by Lino Nelisi
Auckland, New Zealand: Scholastic
Young Tane feels left out and unwanted when everyone else has something to practice for Uncle Kokela’s wedding on Saturday. He tries to join in with the big boys doing the meke, but they say he is too little. He tries to join in with the girls doing the hula, but they say he can’t because he is a boy. The men don’t want him drumming or playing the ukelele and the women don’t want him singing with them. Poor Tane watches them and learns anyway, and on Saturday he “steals the show” by getting up and performing with the boys, the girls, the men and the women at Uncle Kokela’s wedding. Everybody loves it and the illustrations show how proud Tane feels. This book is also available in Maori.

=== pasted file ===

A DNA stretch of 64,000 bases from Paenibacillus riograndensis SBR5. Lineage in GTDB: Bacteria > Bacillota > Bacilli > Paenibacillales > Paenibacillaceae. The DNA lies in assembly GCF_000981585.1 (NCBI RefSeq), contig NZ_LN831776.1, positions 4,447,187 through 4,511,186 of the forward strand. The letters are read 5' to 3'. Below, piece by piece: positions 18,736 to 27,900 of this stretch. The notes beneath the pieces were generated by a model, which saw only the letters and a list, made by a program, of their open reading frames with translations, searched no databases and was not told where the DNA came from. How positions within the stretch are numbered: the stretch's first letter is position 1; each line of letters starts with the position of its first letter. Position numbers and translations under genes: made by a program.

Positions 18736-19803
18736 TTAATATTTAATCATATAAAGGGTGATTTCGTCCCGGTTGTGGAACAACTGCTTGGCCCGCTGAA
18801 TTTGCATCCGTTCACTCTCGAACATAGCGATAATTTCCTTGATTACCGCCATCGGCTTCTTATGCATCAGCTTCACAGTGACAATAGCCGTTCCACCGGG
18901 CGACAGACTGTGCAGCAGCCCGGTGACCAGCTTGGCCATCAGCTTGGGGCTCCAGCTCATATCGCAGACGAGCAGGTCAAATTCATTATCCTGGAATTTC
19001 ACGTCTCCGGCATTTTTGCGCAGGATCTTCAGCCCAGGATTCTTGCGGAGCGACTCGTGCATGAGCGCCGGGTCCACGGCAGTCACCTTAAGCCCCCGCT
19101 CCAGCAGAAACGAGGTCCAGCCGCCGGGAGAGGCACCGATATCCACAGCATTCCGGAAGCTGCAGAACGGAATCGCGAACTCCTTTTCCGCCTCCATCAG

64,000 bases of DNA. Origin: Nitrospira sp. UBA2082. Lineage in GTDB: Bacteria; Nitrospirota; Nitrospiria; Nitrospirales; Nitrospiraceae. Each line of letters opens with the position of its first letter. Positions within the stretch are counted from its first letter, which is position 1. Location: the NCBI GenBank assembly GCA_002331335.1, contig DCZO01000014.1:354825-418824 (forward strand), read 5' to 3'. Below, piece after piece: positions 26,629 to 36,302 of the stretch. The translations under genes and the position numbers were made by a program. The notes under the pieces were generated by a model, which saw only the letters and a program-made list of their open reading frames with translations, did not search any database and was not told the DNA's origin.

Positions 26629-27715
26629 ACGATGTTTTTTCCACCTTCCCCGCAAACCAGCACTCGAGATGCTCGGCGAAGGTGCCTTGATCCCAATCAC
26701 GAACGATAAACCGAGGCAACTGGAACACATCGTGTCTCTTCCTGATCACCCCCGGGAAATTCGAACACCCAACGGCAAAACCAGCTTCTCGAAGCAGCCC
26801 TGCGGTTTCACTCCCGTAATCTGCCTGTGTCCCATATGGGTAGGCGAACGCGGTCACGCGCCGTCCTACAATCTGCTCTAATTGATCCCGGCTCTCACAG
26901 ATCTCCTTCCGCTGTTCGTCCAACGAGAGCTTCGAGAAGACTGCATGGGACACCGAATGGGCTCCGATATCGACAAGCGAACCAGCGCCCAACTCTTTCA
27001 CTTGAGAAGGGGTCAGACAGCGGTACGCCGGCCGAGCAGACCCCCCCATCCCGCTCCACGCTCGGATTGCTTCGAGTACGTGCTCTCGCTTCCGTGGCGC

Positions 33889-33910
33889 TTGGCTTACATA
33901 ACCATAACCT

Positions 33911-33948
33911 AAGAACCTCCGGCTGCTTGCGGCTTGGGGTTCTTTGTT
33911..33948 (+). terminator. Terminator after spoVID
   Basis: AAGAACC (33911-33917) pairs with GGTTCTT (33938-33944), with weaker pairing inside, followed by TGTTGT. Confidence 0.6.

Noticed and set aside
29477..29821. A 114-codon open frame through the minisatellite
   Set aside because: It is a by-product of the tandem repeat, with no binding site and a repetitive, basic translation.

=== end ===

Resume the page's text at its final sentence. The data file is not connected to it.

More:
This story shows what it feels like to be small and overlooked – a theme which most children can relate to. It also provides insight into the roles and traditions in Pacific Island cultural celebrations.
This book was nominated because of its value as a Niuean resource, as well as the images presented in the illustrations. It was also nominated because of its popularity with children and its focus on Pacific Island music and dance. This book was shortlisted for Best Picture Book in the 1998 NZ Post Children’s Book Awards.
A New Zealand Curriculum-linked activity for this picture book can be found here.